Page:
Pony Club aims to introduce our riders to a variety of equestrian disciplines. Branch members receive instruction in dressage, equitation, show jumping and showing at rallies. Clinics are often organised using experts in those, and other disciplines, like mounted games, reining, vaulting, endurance, polocrosse or Le Trec. In our region members may choose to compete at the multi-disciplinary Inter-branch and Inter-regional horse shows in the dressage, equitation, show jumping and showing disciplines.
Show jumping is probably the most familiar and exciting of the equine disciplines for both riders and spectators alike. It tests both the rider’s ability to combine speed with accuracy, and the horse’s athletic ability and agility. Show jumping courses are made up of a series of numbered fences within an enclosed arena. Fences consist of upright stands with horizontal wooden poles balanced on ‘cups.’ The fences often have brightly coloured fillers, and may vary in design and width. The course has to be jumped in sequence, within a given time limit.
Riders are given the chance to ‘walk’ the course on foot, along with an instructor or parent, prior to the commencement of the show jumping class. The start poles are flagged, just like all the fences, to indicate the direction which the rider should follow. The white flag should be on your left and the red on your right. The competitor begins the round once the bell or whistle has sounded by going through the start poles and heading towards jump number one.
Penalties are given if you knock fences down, if your pony refuses or stops at a jump. All competitors who get a ‘clear round’ without penalties, compete in a timed jump-off over a shortened course. The rider who completes the course in the fastest time, with the least penalties is the winner!
Mounted Pony Club Games is a team competition played by members all around the world. Teams consist of five riders and five ponies (and some horses that have the right temperament and agility to compete!) Only four rider-pony combinations participate in each game. This gives ponies, and riders, a chance to catch their breaths every now and then, by sitting out one race. All of the Games are variations on the relay race. Some require the riders and ponies to run a zigzag course in and out a series of upright bending poles from one end of the playing field to the other where they hand a baton to the next rider on the team. Some races require riders to vault off of and onto their ponies. Others require riders to drop objects such as socks and vegetables into buckets (and pray they don't bounce out again!) Some races require that the rider picks up objects with another object, like a wooden sword.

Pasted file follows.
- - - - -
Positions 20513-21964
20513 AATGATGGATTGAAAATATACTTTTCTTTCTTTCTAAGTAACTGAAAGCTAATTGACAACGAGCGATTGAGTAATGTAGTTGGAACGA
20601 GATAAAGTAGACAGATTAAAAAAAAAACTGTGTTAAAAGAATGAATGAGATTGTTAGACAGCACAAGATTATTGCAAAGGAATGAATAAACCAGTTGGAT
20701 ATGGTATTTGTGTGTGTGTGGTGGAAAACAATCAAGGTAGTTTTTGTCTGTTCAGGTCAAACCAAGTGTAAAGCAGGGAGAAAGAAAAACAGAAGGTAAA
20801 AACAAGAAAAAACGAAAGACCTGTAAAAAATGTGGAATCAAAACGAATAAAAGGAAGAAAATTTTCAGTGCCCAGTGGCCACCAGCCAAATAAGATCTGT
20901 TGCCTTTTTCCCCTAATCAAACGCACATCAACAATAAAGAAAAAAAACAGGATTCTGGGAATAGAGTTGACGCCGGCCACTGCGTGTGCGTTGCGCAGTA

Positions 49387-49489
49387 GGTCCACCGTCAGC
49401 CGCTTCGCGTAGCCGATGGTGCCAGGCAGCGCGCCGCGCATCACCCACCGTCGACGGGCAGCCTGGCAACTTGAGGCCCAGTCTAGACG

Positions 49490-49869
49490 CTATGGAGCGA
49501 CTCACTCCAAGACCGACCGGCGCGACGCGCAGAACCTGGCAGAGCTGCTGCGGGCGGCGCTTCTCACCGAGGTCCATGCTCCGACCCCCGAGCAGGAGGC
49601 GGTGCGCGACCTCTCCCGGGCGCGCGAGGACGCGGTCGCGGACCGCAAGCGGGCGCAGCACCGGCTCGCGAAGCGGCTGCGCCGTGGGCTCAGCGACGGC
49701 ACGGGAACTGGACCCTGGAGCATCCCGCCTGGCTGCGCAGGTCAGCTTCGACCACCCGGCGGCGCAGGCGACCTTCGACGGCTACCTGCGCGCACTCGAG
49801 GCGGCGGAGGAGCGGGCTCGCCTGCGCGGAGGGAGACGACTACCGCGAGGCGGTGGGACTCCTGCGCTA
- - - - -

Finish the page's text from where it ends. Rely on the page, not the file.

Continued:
Teams are taught the games and skills required by coaches and by more experienced players in their branch or region. Mounted Games are one of the few riding competitions in which the members of the team must work together as they perfect their hand-over’s, and develop true sportsmanship as they rotate riders through the races (remember, only four out of five riders in each race) and share the limelight. Riders develop remarkable skills in the areas of timing; sense of space, speed and direction; co-ordination; agility and horsemanship. They also laugh a good deal - the only way to deal with mistakes when everyone makes some!
This discipline is unique in that it assesses the participant’s ability to ride his/her own horse/pony, and at the higher levels, unknown mounts too. Equitation tests are ridden in a show jumping arena and the same tack and turnout rules apply. Equitation tests at the Welcome and Novice levels consist of two parts. Part 1 consists of a sequence of flat work exercises and some jumping movements. Part 2 is a short show jumping course. Judges adjudicate in pairs, each awarding a score out of 20 for each part. The rider’s seat and position are assessed, as well as his/her ability to perform the movements accurately, whilst maintaining a rhythm. The rider should demonstrate the ability to plan the order of prescribed movements precisely and in a flowing sequence. Intermediate and Open tests consist of two parts on one’s own mount, and the next part on the horse of another competitor. A fourth part may be included to confirm final placings.
No matter which horse sport you would like to try out or participate in, you will have a much greater chance of success if your pony is well-schooled and responsive. Dressage is the foundation of all horse disciplines because it aims to make horses and ponies physically and mentally capable of achieving what the rider asks of him or her. Dressage trains riders to communicate more effectively and efficiently with their mounts so that they work together as partners.